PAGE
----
Does the Minimum Wage Reduce Poverty?


This study by economists Richard Vedder and Lowell Gallaway shows convincingly that minimum wages, because of inefficient targeting of the poor and unintended adverse consequences on employment and earnings, are ineffective as an antipoverty device. The report relies on an impressive array of empirical evidence showing that, however one views the data, in the United States, state and federal minimum wages have not reduced poverty.

National Analysis for the United States
The authors conduct their national analysis using historical data on the official government poverty rate for households in the United States. They examine whether, after adjusting for price changes, the business cycle and the level of per capita federal transfer payments, the national minimum wage was effective in lowering the poverty rate. Drs. Vedder and Gallaway also estimate the effect of the national minimum wage on the poverty rates for sub-groups in the population based on gender, race, ethnicity and age. They find that the national minimum wage was ineffective in reducing poverty both in the aggregate and for specific subgroups. In fact, for some subgroups, the minimum wage actually appeared to raise the level of poverty.

The economists also experiment with different poverty definitions, including one recommended by the National Academy of Sciences, and other definitions that use different income cut-off levels. They find that the national minimum wage had no statistically significant negative relationship to the rate of poverty regardless of how poverty was measured.

To avoid any error from known deficiencies in the Consumer Price Index (CPI), the authors also repeat their analysis using an adjusted CPI that produced lower inflation rates in the 1970s and 1980s. Again, there is no statistically significant negative relationship between the minimum wage and poverty.

The minimum wage conceivably could reduce poverty in selected geographic areas, if not nationally. Therefore, the authors also investigate the possibility that minimum wages reduced poverty in particular geographic regions or in areas differing in population density. Once again, they find no statistically significant negative effects.

The authors also assess the effects of minimum wages on poverty among full-time workers who worked for an entire year. If minimum wages were to reduce poverty, the effect is most likely to show up among this group. This is because, if such fully employed workers keep their jobs and maintain their hours, they are likely to see a much larger effect on their annual income than those who are not so fully employed. However, the authors do not find a statistically significant poverty-reducing effect for full-time workers, either in the aggregate or for subgroups. It is likely that some of these workers saw little or no wage gain because their wages were above or in the upper part of the range affected by the wage mandate. Also, any gains to full-time workers in poverty may have been offset by employment losses (either in terms of jobs or hours) by other household members or loss in overtime pay to the full-time workers.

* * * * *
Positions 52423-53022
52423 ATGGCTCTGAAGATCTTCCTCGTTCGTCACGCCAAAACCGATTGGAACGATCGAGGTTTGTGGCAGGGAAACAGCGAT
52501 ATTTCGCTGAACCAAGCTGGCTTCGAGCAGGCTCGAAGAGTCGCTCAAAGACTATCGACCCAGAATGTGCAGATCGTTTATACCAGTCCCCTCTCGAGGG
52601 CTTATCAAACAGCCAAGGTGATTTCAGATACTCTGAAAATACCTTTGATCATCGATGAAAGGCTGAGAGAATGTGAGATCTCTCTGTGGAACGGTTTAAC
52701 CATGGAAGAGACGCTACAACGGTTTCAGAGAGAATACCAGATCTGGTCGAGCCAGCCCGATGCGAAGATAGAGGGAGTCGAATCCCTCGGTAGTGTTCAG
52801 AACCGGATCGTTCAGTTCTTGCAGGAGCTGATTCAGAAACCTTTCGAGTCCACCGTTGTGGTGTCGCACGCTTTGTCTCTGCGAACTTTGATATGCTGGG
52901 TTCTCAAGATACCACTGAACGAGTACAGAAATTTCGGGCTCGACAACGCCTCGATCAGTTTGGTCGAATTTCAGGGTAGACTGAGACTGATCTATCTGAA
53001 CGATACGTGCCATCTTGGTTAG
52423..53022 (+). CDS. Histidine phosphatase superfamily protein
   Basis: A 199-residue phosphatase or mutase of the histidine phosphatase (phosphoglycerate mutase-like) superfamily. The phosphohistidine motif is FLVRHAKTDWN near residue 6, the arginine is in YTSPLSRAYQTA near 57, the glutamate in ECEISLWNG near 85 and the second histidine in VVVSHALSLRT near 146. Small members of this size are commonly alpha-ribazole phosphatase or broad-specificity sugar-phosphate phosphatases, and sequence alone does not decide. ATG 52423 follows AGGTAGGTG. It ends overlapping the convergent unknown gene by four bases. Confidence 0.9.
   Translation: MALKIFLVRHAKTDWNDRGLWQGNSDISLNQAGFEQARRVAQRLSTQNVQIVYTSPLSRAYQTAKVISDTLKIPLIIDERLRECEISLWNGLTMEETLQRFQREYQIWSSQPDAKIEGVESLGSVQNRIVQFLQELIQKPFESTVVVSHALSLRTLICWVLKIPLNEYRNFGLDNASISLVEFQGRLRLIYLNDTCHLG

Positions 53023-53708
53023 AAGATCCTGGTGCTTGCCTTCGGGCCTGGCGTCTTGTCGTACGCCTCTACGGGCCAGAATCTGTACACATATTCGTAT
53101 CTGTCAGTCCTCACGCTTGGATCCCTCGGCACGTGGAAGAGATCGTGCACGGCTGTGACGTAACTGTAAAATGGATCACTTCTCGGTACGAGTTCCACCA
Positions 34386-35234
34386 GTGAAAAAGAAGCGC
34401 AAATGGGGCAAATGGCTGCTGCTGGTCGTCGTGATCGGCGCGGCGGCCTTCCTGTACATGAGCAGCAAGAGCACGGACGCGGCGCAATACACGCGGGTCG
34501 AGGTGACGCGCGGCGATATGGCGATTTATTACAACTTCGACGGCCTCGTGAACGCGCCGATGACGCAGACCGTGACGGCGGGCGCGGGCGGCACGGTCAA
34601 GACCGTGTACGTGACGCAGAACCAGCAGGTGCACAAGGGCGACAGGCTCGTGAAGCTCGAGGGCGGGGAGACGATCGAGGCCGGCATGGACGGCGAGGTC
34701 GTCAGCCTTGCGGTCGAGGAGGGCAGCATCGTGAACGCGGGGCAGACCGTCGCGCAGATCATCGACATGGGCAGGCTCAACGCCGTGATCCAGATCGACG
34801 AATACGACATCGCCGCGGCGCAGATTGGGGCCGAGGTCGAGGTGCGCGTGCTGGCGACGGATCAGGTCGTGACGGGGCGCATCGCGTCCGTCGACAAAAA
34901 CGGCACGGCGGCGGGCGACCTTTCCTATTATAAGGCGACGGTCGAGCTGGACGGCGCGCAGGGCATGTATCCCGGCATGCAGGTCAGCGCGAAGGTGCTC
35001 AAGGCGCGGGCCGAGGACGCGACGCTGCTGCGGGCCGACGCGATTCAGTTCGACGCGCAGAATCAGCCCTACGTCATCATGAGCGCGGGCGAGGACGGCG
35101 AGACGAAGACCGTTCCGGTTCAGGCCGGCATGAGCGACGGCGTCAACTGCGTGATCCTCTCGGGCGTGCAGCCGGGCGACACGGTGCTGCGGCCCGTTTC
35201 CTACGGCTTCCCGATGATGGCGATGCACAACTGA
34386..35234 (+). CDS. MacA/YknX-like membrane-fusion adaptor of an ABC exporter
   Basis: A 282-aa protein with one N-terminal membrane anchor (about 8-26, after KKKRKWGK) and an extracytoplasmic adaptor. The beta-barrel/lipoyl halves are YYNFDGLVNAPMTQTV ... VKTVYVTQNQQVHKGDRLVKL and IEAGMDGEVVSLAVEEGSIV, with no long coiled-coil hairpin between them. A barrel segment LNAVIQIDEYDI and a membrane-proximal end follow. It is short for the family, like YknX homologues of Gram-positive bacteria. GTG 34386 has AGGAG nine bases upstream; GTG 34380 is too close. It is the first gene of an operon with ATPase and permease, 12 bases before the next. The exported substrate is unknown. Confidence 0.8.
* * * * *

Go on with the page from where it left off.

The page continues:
State-Level Analysis
Because some states have minimum wage laws requiring higher wages than the federal law, the authors also consider the poverty rates in such states. Specifically, they examine whether, in states with state minimum wages above the national level, poverty rates were lower than in states with the national minimum wage in effect. Their analysis reveals no statistically significant poverty-reducing effect of the higher state minimum wages. This finding is robust against alternative specifications of their statistical model.

This state-level analysis implies that states with lower minimum wages do not as a result experience higher rates of poverty. This is relevant for the current “State Flex” proposal of the current Bush administration. Under this proposal, states would be given the flexibility to opt out of future federal minimum wage increases. Critics contend that this would lead to an increase in low-income families in those states that do not follow lockstep with a federal increase. However, this report implies that such a State Flex policy would not lead to increases in poverty.